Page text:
Packet routing analyses using probabilistic data structures in Multi-Tenant Networks based on programmable devices
Teles Martins, Regis Francisco
MetadataShow full item record
Given the network traffic growth, due to applications that heavily use computational cloud infrastructure, the need for improving the monitoring traffic techniques has increased. For traffic engineering, it is essential to gain total visibility into the traffic flowing across the network. The most used methods for traffic monitoring in the industry are those based on dedicated monitoring protocols as SNMP (Simple Network Management Protocol), NetFlow, SFlow, among others. With processing capacity evolution of forwarding devices, new techniques have been proposed. The use of sketches has become widely popular for traffic monitoring tasks. Sketches are compact data structures capable of summarizing and store information about the state of packets. Using sketches, it is possible to monitor a network traffic, understanding the path travelled by each packet and which devices were responsible for the packet forwarding. Analyzing traffic over the network is a challenge that changes the traditional monitoring approach. The current performance indicator metrics provided by network devices are not enough to analyze and create insights for the network traffic as a whole. We need a way to produce key performance indicators that can be correlated across different network devices on the same network. This new approach opens opportunities for researching and developing novel techniques to obtain a holistic network traffic visibility, to support decisions in traffic engineering, to detect traffic anomalies and other applications. Using a single sketch named BitMatrix, proposed in this work, it is possible to monitor network traffic, understand the path travelled per packet and which devices forwarded this packet along its path. In this context, this probabilistic structure was adopted to identify the path used to forward a packet in a multi-tenant network in two different scenarios: a) in an emulated network, using P4 routers and, b) in a simulated network, processing real traffic traces, using a Python framework. As a result, overloaded routers, links and paths and heavy user tenants were identified.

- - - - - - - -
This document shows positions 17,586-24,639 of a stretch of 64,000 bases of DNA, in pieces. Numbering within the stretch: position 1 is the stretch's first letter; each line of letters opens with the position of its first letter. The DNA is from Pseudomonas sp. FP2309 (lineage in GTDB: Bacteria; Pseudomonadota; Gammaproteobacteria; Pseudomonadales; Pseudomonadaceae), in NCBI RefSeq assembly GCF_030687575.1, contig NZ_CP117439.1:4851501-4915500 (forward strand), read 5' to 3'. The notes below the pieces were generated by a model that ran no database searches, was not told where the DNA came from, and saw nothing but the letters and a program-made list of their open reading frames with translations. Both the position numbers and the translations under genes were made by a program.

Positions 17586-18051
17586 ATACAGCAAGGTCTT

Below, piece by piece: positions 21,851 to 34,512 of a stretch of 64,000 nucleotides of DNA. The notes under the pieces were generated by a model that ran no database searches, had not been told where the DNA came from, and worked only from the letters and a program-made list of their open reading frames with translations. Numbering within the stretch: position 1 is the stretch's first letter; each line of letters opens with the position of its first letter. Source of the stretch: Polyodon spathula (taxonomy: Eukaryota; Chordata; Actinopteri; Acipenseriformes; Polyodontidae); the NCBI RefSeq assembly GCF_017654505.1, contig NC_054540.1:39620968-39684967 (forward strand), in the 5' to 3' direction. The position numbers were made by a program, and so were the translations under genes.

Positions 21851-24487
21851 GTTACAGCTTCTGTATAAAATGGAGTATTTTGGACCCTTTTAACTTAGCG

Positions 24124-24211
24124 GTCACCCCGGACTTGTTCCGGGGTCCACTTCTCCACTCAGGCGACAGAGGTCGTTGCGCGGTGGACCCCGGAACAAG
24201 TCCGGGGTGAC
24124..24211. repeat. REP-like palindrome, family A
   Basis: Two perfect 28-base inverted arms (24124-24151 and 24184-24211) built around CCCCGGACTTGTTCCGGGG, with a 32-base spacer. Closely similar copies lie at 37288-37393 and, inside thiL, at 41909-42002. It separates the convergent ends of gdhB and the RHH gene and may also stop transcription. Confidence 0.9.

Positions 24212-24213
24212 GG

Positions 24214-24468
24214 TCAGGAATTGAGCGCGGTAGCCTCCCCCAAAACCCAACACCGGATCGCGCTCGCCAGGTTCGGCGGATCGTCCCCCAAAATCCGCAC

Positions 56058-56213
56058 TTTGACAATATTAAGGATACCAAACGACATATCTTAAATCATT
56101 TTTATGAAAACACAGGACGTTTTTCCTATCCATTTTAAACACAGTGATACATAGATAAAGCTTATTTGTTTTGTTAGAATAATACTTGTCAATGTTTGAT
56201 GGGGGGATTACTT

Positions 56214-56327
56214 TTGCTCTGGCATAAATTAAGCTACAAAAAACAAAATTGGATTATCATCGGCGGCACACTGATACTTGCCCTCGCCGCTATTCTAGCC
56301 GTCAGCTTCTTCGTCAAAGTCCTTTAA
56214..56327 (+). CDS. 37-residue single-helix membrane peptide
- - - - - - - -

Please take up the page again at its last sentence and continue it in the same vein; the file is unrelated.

The following license files are associated with this item: